Writing assignments. You will be given two in–class writing assignments. These assignments will reflect the grammatical form and the thematic content of the chapter being studied. No make-up writing assignments are allowed.
Oral Presentations. You will be required to give two oral presentations throughout the semester (one individual and one paired). The topic will be announced in class and posted on Blackboard.
Cultural Activities. Inspired by a campus wide “Integrated Learning Initiative”, these activities are programmed to encourage students to incorporate significant learning experience beyond the classroom through diverse events and activities. Throughout the semester you will attend different cultural activities on campus and/or in the community. Here is the list from which to choose: 1. Le club français (www.sandiego.edu/cas/languages/french/resources/club_francais.php) 2. Le cottage français à Balboa Park (first two Sundays of every month, 12-4 pm) 3. Un film français sur le campus ou dans un cinéma 4. La table de conversation hosted by Prof. Sophie Halvin at Aromas on Friday Feb. 26, Mar. 28 and Apr. 29 at 1:15 in Aromas. 5. Any one of these could be replaced if Prof. Saad finds a more suitable activity. 6. After each activity, you will be required to write a short paragraph (in English) stating whether you enjoyed the activity and why, or why not.
Quizzes. You will be given a vocabulary/grammar quiz every other week. No make-up quizzes are allowed.
Exams. You will be given a mid-term exam and a final written exam. Exams will include evaluation of all skills except speaking.
Final Exam. The final exam is cumulative and will evaluate all skills, including linguistic and cultural knowledge. PLEASE DO NOT BOOK YOUR FLIGHT HOME BEFORE THE DAY OF YOUR FINAL. IT WILL BE GIVEN ONLY AS SCHEDULED. **PLEASE REMEMBER**
There are NO make-up exams, quizzes, writing or reading assignments. No late work is accepted!!!. Please be aware of due dates. DO NOT disrupt class. ALL CELL PHONES HAVE TO BE SWITCHED OFF UPON ENTERING THE CLASSROOM. No iPods in class. It is imperative for the student to prepare the material BEFORE he/she arrives to class. Please no gum in class: it does NOT help with your pronunciation. Class will be conducted in French. Additional assistance for students: If you have any questions or problems regarding the syllabus or the course, please consult your instructor. Students should also consider participating in the French Conversation Table and the French Club; ask your instructor for more details.
Tutoring Center The Department of Languages, Cultures and Literatures offers a free tutoring service. Tutors are faculty-recommended native speakers of the language or students enrolled in advanced courses. They receive training in order to provide you with the best help possible, so we encourage you to use the program if you feel that you need help outside of class. Policy on Academic Integrity According to USD academic regulations, “The University of San Diego is an academic institution, an instrument of learning. As such, the university is predicated on the principles of scholastic honesty. It is an academic community all of whose members are expected to abide by ethical standards both in their conduct and in their exercise of responsibility toward other members of the community”.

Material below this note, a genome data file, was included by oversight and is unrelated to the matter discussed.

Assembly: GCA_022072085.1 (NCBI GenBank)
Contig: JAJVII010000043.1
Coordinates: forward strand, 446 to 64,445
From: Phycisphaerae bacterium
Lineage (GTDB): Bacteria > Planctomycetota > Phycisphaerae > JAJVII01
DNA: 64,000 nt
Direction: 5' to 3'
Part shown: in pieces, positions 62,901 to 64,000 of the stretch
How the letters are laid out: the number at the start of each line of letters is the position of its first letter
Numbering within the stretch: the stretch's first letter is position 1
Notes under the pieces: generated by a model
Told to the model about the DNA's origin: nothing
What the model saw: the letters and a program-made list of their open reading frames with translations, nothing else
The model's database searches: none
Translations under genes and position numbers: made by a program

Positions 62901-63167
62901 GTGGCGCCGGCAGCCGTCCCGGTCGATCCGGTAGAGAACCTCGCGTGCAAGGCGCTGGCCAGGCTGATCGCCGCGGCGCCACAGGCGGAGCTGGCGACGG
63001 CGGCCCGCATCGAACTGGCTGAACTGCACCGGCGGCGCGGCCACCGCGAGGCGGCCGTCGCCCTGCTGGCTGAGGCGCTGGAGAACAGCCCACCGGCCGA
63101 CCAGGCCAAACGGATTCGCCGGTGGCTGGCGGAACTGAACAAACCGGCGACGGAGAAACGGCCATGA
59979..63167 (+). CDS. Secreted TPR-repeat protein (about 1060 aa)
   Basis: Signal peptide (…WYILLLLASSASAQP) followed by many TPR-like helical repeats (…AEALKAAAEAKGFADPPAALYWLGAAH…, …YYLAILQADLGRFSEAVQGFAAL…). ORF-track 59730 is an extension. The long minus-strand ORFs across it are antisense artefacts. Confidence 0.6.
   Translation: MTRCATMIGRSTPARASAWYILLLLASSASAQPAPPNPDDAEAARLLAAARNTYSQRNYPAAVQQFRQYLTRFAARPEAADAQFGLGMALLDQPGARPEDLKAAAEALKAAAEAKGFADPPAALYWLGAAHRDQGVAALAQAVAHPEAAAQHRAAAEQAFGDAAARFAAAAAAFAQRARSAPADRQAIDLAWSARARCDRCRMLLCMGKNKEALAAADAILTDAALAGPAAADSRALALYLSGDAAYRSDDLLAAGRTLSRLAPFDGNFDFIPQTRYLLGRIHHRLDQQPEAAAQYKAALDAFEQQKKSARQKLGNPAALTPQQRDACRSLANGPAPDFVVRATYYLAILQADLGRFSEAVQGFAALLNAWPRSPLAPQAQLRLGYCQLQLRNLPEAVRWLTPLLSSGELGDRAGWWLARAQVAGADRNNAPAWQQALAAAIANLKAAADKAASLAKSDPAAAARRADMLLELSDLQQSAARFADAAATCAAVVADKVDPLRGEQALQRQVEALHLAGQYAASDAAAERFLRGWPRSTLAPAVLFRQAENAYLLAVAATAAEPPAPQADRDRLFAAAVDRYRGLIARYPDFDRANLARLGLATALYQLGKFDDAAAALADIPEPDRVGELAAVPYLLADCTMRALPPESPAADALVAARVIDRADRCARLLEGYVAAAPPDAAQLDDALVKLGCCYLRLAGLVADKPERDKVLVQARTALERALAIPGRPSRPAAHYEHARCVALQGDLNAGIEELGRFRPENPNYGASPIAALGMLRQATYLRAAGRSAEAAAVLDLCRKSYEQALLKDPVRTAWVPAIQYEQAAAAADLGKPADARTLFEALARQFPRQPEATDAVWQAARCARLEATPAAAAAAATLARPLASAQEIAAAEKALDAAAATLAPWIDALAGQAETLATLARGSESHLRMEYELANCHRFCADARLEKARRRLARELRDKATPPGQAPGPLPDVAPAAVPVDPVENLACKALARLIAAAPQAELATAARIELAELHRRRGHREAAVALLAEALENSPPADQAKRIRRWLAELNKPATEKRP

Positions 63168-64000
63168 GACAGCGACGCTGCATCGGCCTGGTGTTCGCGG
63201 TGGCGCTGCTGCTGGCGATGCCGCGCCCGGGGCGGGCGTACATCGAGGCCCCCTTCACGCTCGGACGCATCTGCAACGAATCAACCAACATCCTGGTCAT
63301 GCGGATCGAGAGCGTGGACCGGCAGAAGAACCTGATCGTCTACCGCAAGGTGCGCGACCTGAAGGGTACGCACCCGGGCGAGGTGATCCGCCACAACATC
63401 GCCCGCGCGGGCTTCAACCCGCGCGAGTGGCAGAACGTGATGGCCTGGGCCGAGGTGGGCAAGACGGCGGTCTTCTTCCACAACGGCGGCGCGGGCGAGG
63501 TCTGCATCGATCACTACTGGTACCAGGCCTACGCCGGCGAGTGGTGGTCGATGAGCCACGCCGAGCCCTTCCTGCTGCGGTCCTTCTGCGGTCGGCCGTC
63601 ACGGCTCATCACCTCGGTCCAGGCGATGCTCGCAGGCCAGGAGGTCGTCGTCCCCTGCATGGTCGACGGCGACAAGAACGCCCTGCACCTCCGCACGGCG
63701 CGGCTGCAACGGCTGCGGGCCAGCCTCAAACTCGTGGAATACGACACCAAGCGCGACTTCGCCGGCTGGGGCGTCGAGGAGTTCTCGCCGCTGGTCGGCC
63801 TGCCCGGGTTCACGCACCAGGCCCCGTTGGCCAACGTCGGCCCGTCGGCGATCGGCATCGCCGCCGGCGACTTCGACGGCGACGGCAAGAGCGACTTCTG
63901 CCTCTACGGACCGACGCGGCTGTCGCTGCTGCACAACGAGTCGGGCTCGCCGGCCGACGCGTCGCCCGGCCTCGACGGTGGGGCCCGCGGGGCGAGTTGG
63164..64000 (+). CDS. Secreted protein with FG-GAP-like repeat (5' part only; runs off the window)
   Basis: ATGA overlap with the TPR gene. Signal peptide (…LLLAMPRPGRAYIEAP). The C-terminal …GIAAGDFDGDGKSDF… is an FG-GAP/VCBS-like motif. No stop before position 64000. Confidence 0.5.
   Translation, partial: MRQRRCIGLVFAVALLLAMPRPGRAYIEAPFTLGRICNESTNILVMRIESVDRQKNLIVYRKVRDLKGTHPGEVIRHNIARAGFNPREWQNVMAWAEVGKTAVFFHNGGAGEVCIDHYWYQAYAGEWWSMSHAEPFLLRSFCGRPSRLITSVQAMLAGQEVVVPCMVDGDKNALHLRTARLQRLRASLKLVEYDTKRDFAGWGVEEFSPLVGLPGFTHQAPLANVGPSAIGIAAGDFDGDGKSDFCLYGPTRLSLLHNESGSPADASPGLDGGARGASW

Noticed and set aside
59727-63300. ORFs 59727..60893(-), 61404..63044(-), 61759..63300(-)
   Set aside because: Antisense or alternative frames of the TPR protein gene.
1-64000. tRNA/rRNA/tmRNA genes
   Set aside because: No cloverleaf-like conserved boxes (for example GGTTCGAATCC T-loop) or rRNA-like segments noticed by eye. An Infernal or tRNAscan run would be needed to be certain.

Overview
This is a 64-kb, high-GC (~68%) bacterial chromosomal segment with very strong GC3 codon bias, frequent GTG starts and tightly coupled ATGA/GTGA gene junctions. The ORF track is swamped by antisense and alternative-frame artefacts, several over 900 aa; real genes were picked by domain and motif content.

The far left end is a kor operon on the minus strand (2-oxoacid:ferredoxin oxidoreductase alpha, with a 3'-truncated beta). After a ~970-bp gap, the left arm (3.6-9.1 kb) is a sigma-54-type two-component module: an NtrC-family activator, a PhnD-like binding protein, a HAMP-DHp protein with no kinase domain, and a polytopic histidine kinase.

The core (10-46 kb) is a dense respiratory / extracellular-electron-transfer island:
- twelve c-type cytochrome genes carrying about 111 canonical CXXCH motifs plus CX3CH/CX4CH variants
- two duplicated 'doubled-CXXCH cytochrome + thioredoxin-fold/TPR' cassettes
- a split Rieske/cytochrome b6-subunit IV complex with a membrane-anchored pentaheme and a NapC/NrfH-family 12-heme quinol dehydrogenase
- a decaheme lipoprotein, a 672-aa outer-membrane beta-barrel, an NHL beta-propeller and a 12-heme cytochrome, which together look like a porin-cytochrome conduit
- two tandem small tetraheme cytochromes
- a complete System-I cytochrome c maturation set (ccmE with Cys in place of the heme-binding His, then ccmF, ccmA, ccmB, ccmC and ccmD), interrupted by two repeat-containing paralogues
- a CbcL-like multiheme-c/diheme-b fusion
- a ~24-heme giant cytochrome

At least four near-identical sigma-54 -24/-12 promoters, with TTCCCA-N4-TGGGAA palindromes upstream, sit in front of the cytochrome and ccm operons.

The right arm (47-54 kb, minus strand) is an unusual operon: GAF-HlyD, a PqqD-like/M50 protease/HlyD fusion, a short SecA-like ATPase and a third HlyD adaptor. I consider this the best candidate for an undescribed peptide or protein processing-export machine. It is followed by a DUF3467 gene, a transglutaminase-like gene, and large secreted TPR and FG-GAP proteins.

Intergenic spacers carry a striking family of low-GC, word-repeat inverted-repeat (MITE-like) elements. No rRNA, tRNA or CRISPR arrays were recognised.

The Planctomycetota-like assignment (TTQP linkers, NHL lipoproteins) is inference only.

Syllabus: This can change according to the progress of the class. Semaine 1 Lundi 25 janvier Introduction au cours - Blackboard : tv5.org - maisondequartier.com – about.com - L’alphabet Read p. 9 and 10 for Wednesday Mercredi 27 janvier iLrn – les devoirs – le ebook Read p. 26-28 for Monday Vendredi 29 janvier Comment se présenter et saluer p. 6-8 Le savoir vivre et la politesse Read p. 29 for Wednesday Semaine 2 Lundi 1er février
Identification des choses et des personnes p. 11-13
Mercredi 3 février Situations p. 23 Comment communiquer en classe p. 20-21 La description des personnes p. 15-16 Vendredi 5 février Les couleurs et les vêtements p. 18-19 Description avec photos –mots français dans le vocab anglais p. 17 Last day to enroll in classes and to drop a class without a 'W' You must have the permission of the Director of Placement to take this class. If you have not filed for a Waiver for 101 or taken the Placement Exam, you must do so by noon today. You will be dropped if you were placed in a higher level. Review the Placement Policy and please direct questions to Dr. Santiago Rubio-Fernaz. Semaine 3 Lundi 8 février Les nombres de 0 à 60 p. 22 Les sons et les accents p. 21 – exercice oral Révision pour quiz 1 Mercredi 10 février Quiz 1 et Module 2 Vendredi 12 février La vie universitaire Les distractions p. 36
Lundi 15 février Comment exprimer ses préférences p. 38-39 Lire p. 40 pour vendredi Mercredi 17 février Comparez les passe-temps sportifs et culturels des français et des américains Le campus p. 43-45 Vendredi 25 février Les matières p. 47-48 Semaine 5 Lundi 22 février Le calendrier et l’âge p. 49-50 Mercredi 24 février Expression écrite (In-class Essay # 1) p. 53 Vendredi 26 février Préparation pour le quiz 2 Semaine 6 Lundi 29 février Quiz 2 – La famille Mercredi 2 mars Module 3:La famille et les adjectifs possessifs p. 64 Vendredi 4 mars Préparation pour la présentation Suite adj. poss. Les caractéristiques personnelles p. 69 Semaine 7 Lundi 7 mars Présentation orale Mercredi 9 mars La chambre et les affaires personnelles p. 72 Vendredi 11 mars Des nombres à retenir p. 75 Shopping aux 3 Suisses Préparation pour l’examen de mi-semestre
Semaine 8 Lundi 14 mars Examen de mi-semestre – Midterm exam Mercredi 16 mars Comment louer une chambre ou un appartement p. 79 Lire p. 77-78 Vendredi 18 mars Lundi 21 – 28 mars No classes/Pas de cours Semaine 9 Mercredi 30 mars p. 77 et 78 lecture et compréhension Vendredi 1er avril Module 4 : Travail et loisirs Les métiers et Les lieux de travail p. 97 Semaine 10 Lundi 4 avril Les loisirs : faire et jouer p. 105 Préparation pour quiz 3 Mercredi 6 avril Quiz # 3 Les verbes pronominaux p. 116 Vendredi 8 avril Module 5 : On sort? Comment parler au téléphone p. 126 Semaine 11
Lundi 11 avril Présentation #2 à deux :les couples célèbres francophones Mercredi 13 avril Communication par téléphone p. 133 Vendredi 15 avril Comment inviter p. 130-131 Rendez-vous au café p. 134 Semaine 12 Lundi 18 avril Expression écrite (in-class Essay # 2) p. 112
Mercredi 20 avril Les invitations Vendredi 22 avril La météo – comment faire connaissance p. 138-139
Lundi 25 avril Les questions p. 153 Mercredi 27 avril Le future proche - Preparation pour quiz 4 Vendredi 29 avril Quiz 4 – Révision de la prononciation Semaine 14 Lundi 2 mai Le passé composé avec “avoir” Mercredi 4 mai Le passé composé avec “être” Vendredi 6 mai Le passé composé avec être et avoir Semaine 15 Lundi 9 mai Last day of classes Révision pour l’examen final Examen final : section 1 lundi 16 mai 8:00 -10:00 section 2 vendredi 13 mai 11:00- 1:00 Important: Remember that the dates for the finals cannot be changed, so do NOT book your flight home before those dates